- a working relationship with a Transparency project liaison/administrator who will help them shepherd the project at their home institution; and
- an informed view of the expected challenges, successes, and long-term impact/follow-up.
Mary-Ann Winkelmes, Coordinator of Instructional Development and Research,
Gregory Brown, Vice Provost for Faculty, Policy and Research,
Gayle Juneau, Executive Director of Academic Advising, and Jennifer Keene, Associate Dean, College of Liberal Arts—all of the University of Nevada, Las Vegas
This workshop is presented by the POD Network
Agenda hand out (PDF)
Empowering Faculty to Improve Students’ Learning through Collaborative Assessment power point (PDF)
Online Tools and Strategies to Assess Learning Effectively
While the number of fully online classes is growing, the majority of us are teaching technology-enhanced or hybrid classes. No matter what delivery format our classes follow, we all see assessment in the online environment differently and ask different questions.
What online tools and strategies can we use to: Create more robust and authentic assessment? Facilitate self-assessment, peer review, instructor feedback, and review by other stakeholders? Make sure the learners are the people actually completing the assessment?
Participants will investigate the following aspects of assessment in the online environment:
- What tools and strategies work best for higher-level thinking activities—e.g., assessment of writing, presentations, projects, team work;
- How to apply Universal Design for Learning principles to give students multiple pathways to show what they know;
- How and when to make assessment feedback more personal—while saving time;
- When to address issues of access and accessibility.
Workshop participants should bring questions, ideas, and an open mind! No technology is required, but individuals should bring some sort of device—laptop, iPad, or smart phone—if they would like to research possibilities during the workshop.
Kevin Kelly, Director of Wiley Learning Institute and Instructor, San Francisco State University
This workshop is sponsored by Wiley.
Effective SLO Assessment in the Online Environment presentation (PDF)
Mapping Resources handout (PDF)
Learning Outcomes Example handout (PDF)
Online Assessment Tools handout (PDF)
Workshop Description handout (PDF)
WCET Best Practices handout (PDF)
Reanimating Liberal Studies through Intentional and Innovative Experiential Learning
The tired assumption that liberally educated students, particularly those in the liberal arts, are somehow less employable than their pre-professional peers, is cousin to the libel that liberal studies are fit only for the elite. These commonplace falsehoods drive down enrollments in arts and sciences programs and likely even drive potential employers from consideration of arts sciences graduates as viable job candidates. In today¹s socio-economic climate in which universities and colleges are under intense scrutiny for accountability and outcomes, expectations regarding career preparation are becoming even more prominent among students, parents, and, increasingly, politicians. How can administrators take a significant step forward in making a 21st Century case for liberal education? Who has done so effectively, and how can other schools adapt these practices on their campuses? How can both liberal arts and comprehensive institutions honor their missions while engaging all students, no matter their majors?
The answers, in short, may be found through the intentional and innovative framing of experiential learning. This interactive presentation harnesses the deliberative processes of five institutions that created new and innovative experiential learning arrangements to (1) enhance institutional mission, (2) facilitate integration and transition of classroom-based knowledge and transition from college to career, and (3) achieve competency-based outcomes. Workshop leaders will offer recommendations for diverse organizational structures to administer experiential learning efforts. In addition, they will propose key components of an experiential learning “opportunity structure” that resonates with institutional mission and develops the habits of mind and skills that students will need in a rapidly changing economic, political and social landscape. Workshop participants will gain greater insight into and resources for creating innovative experiential learning arrangements that reflect the mission, ecology, and goals of their own campus.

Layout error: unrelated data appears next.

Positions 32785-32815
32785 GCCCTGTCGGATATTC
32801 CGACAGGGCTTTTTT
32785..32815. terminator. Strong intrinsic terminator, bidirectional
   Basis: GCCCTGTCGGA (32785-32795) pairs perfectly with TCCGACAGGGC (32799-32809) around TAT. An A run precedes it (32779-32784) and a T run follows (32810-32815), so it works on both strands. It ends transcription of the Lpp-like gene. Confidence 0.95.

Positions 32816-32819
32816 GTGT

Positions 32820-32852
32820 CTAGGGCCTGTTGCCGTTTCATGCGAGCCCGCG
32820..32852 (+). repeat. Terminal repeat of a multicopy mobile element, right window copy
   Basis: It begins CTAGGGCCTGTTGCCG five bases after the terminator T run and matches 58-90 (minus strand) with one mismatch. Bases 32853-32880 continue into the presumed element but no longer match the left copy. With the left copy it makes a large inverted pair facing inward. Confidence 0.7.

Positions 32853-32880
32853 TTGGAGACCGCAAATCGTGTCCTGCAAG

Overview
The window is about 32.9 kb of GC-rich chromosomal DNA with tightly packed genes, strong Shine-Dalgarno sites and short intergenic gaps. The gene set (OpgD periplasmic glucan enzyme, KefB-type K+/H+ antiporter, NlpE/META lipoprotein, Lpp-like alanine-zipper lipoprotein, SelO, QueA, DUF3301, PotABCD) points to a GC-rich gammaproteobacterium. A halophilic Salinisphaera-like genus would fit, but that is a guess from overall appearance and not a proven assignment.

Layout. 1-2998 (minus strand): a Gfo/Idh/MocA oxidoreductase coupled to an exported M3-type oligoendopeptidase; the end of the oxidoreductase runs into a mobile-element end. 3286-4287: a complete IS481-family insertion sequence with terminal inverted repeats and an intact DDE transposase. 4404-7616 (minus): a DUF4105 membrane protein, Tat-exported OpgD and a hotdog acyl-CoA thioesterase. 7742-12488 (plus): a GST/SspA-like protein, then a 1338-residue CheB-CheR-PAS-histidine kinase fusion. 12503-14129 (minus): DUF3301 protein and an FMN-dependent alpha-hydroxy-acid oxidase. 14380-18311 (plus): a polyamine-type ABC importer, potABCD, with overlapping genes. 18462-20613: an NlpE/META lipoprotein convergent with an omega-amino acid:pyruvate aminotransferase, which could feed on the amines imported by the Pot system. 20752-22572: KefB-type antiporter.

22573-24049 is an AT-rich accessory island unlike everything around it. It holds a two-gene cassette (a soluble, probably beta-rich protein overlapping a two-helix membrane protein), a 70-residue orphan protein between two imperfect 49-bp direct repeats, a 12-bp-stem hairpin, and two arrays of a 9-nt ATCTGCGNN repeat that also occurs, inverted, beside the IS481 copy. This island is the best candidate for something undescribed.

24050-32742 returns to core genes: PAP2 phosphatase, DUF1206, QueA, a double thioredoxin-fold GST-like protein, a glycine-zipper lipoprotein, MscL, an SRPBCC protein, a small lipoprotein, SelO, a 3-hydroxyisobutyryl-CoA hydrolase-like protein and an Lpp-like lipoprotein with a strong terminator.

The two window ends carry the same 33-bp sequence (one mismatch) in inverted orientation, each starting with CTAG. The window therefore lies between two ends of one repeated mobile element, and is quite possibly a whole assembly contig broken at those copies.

Mary-Ellen Boyle, Associate Provost and Dean of the College, Clark University; Mary Ellen Carroll, Associate Vice President for Academic Affairs and Dean of Experiential Learning, Loras College; Laura O’Toole, Dean of Arts and Sciences, Salve Regina University; Jim Salvucci, Dean, School of Humanities and Social Sciences, and Anne Scholl-Fiedler, Vice President, Career Services—both of Stevenson University; Michael G. Tannenbaum, Provost and Vice President for Academic Affairs, Hartwick College
Reanimating Liberal Studies presentation (pdf)
Avoiding Pitfalls and Lessons Learned handout (pdf)
Clark University handout (pdf)
Clark University’s Path to Integrated Experiential Learning handout (pdf)
Hartwick College narrative and timeline handout (pdf)
Loras College narrative and timeline handout (pdf)
Salve Regina University narrative and timeline handout (pdf)
Stevenson University narrative and timeline handout (pdf)
Undergraduate Research, Institutional Transformation, and Administrative Leadership: Effective Practices for Lasting Change
Engaging students in undergraduate research positively impacts student learning, engagement, retention and graduation rates. Evidence of undergraduate research’s particular efficacy with respect to closing of student achievement gaps between ethnic and racial groups has accelerated the push by many institutions to expand and support this high-impact practice. There is a great need for Deans and Provosts to more fully understand how institutions have been able to expand undergraduate research opportunities across disciplines and the curriculum.
The facilitators of this workshop have leadership roles within the Council of Undergraduate Research and have extensive knowledge of the state of undergraduate research across the higher education landscape. Topics of discussion will include how undergraduate research can be integrated into faculty workload, garnering resources to scale up undergraduate research opportunities, and how undergraduate research can be articulated in promotion and tenure guidelines. Using the focus group model, for each topic session participants will first hear about some successes and then engage in interactive small group discussions with peer facilitators. The greater group will share ideas, address questions and then move to the next topic.
Mary Crowe, Associate Provost of Experiential Education, Florida Southern College; Julio Rivera, Provost, Carthage College; David Brakke, Dean, College of Science and Mathematics, James Madison University; Jeffery M. Osborn, Dean of the School of Science, The College of New Jersey